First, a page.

For as long as I can remember, I have been a football fan. Curiously for someone who has given most major sports a shot, it is a game I have only started playing in recent years. But, I have been following football for almost 30 years, having been introduced to John Barnes and Liverpool FC as a seven year old.
I got the opportunity to meet Barnes at a recent Premier League fan event in Bengaluru, and it was a total fanboy moment, if there ever was one. The event attracted nearly 30,000 people over a weekend and was broadcasted across the world.
Three days later, the city’s own Bengaluru FC took on Tajik league champions, FC Istiklol, with the winners booking a place in the final of the AFC Cup. The match was not covered on Indian television and attendance was at less than half the numbers seen at the Premier League event.
And there in lies the imperfect dichotomy that exists in Indian football. The Premier League and other European leagues have brought world class football to our shores since 2001 and this has helped increase the footprint of the game beyond the traditional pockets of Goa, Kerala, West Bengal, Maharashtra and Punjab. But has this come at the expense of the national team and the I-League, until recently, India’s premier league competition?
The Indian Super League (ISL) and the Under 17 FIFA World Cup have seen impressive attendance figures but away from the attention thrust on them during the duration of these events, not much seems to have changed on the ground. Beyond the die-hards, very few people retain interest in the players or the teams. In this cricket obsessed country, not enough people play the game and those who do follow the game are likelier to reel out the names of the entire Manchester United squad than name three players from the Blue Tigers, the Indian national team.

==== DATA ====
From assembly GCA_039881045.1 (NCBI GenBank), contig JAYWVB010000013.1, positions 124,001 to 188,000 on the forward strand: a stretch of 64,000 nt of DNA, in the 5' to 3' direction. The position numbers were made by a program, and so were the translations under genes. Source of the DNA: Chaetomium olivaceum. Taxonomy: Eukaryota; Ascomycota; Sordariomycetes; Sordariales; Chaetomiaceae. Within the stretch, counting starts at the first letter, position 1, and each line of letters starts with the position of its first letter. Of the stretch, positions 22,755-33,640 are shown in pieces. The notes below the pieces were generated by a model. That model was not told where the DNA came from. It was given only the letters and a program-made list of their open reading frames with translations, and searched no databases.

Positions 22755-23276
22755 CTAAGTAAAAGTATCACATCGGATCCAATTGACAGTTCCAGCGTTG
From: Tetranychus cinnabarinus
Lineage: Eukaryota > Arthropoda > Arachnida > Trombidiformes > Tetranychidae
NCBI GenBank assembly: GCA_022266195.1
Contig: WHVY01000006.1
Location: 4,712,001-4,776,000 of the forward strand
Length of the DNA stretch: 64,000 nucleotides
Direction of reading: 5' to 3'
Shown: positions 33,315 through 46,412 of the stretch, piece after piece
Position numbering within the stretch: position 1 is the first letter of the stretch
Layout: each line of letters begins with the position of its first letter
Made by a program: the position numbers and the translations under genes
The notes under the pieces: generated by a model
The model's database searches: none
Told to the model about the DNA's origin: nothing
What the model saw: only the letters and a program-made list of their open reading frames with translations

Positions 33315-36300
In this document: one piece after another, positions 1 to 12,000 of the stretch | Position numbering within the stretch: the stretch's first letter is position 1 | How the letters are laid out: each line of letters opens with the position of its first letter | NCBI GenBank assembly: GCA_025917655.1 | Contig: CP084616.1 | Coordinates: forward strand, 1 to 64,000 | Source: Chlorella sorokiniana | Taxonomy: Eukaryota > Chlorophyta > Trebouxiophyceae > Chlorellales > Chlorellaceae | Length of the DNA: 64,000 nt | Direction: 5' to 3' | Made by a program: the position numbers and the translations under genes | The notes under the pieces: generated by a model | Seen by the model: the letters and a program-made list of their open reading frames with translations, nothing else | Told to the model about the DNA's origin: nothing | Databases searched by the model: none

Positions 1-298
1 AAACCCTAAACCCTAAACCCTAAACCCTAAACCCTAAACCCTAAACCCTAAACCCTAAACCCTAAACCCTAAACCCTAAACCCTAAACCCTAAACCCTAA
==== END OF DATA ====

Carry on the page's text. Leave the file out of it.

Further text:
It is not all doom and gloom though. While not quite reminiscent of the glorious 1950s and early 60s, Indian football is enjoying a bit of a revival in recent years. A FIFA ranking of 105 is probably not an accurate indicator of where the national team is, and that is in the third tier of Asian football, but people in the right places are making the right noises about the growth of the game in the country. Whether this will translate into more things tangible, for example, a place in the final round of Asian qualification for the World Cup, only time will tell.
A goalkeeper in flight is one of the more beautiful images in football. When he leaps off his feet and strains every sinew of his body to follow the trajectory of the ball, there are only two possible outcomes. He is either going to save or concede a goal, but is leaving nothing on the table with his effort. Either way, it is a spectacle for all involved and the quality of the game is enhanced. Flying Goalie has been created by invoking that spirit.
How does a populace decide that the Indian game is worth following? Is it when the quality is comparable to what is already available around the world? Or is it when the results make the national team a more enticing prospect? It is a bit of a chicken and egg situation. While the onus is on the administrators, players and coaches to take Indian football forward, sustained attention from the media and fans can help accelerate that process.
Towards that end, this website will focus on bringing you content that makes following Indian football a fruitful and fulfilling proposition. Fulfilling? A first ever appearance at a FIFA World Cup. That is the dream. Like that goalkeeper taking flight, I do not know if we will get there, but on our part, we will not be leaving anything on the field.